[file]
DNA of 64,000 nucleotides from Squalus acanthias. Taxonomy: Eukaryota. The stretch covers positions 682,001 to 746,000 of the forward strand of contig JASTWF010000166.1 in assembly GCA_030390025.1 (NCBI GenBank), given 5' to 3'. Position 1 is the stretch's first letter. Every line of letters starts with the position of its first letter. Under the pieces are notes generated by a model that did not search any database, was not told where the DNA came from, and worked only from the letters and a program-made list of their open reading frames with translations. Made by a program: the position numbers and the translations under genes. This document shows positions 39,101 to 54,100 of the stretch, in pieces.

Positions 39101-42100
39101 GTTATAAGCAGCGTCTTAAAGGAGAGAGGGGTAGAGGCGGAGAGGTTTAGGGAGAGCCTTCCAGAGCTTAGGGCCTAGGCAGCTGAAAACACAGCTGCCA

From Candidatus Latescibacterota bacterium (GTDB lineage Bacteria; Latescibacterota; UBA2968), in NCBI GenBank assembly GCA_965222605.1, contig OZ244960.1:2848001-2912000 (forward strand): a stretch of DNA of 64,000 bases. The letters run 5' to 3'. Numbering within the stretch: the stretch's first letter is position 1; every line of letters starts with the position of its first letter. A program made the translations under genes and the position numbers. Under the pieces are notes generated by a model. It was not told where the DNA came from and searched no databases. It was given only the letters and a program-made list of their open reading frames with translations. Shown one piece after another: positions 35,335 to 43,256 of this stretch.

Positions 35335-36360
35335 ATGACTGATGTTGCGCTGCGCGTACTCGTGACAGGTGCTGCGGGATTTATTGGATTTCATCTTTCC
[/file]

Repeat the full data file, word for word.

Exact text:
DNA of 64,000 nucleotides from Squalus acanthias. Taxonomy: Eukaryota. The stretch covers positions 682,001 to 746,000 of the forward strand of contig JASTWF010000166.1 in assembly GCA_030390025.1 (NCBI GenBank), given 5' to 3'. Position 1 is the stretch's first letter. Every line of letters starts with the position of its first letter. Under the pieces are notes generated by a model that did not search any database, was not told where the DNA came from, and worked only from the letters and a program-made list of their open reading frames with translations. Made by a program: the position numbers and the translations under genes. This document shows positions 39,101 to 54,100 of the stretch, in pieces.

Positions 39101-42100
39101 GTTATAAGCAGCGTCTTAAAGGAGAGAGGGGTAGAGGCGGAGAGGTTTAGGGAGAGCCTTCCAGAGCTTAGGGCCTAGGCAGCTGAAAACACAGCTGCCA

From Candidatus Latescibacterota bacterium (GTDB lineage Bacteria; Latescibacterota; UBA2968), in NCBI GenBank assembly GCA_965222605.1, contig OZ244960.1:2848001-2912000 (forward strand): a stretch of DNA of 64,000 bases. The letters run 5' to 3'. Numbering within the stretch: the stretch's first letter is position 1; every line of letters starts with the position of its first letter. A program made the translations under genes and the position numbers. Under the pieces are notes generated by a model. It was not told where the DNA came from and searched no databases. It was given only the letters and a program-made list of their open reading frames with translations. Shown one piece after another: positions 35,335 to 43,256 of this stretch.

Positions 35335-36360
35335 ATGACTGATGTTGCGCTGCGCGTACTCGTGACAGGTGCTGCGGGATTTATTGGATTTCATCTTTCC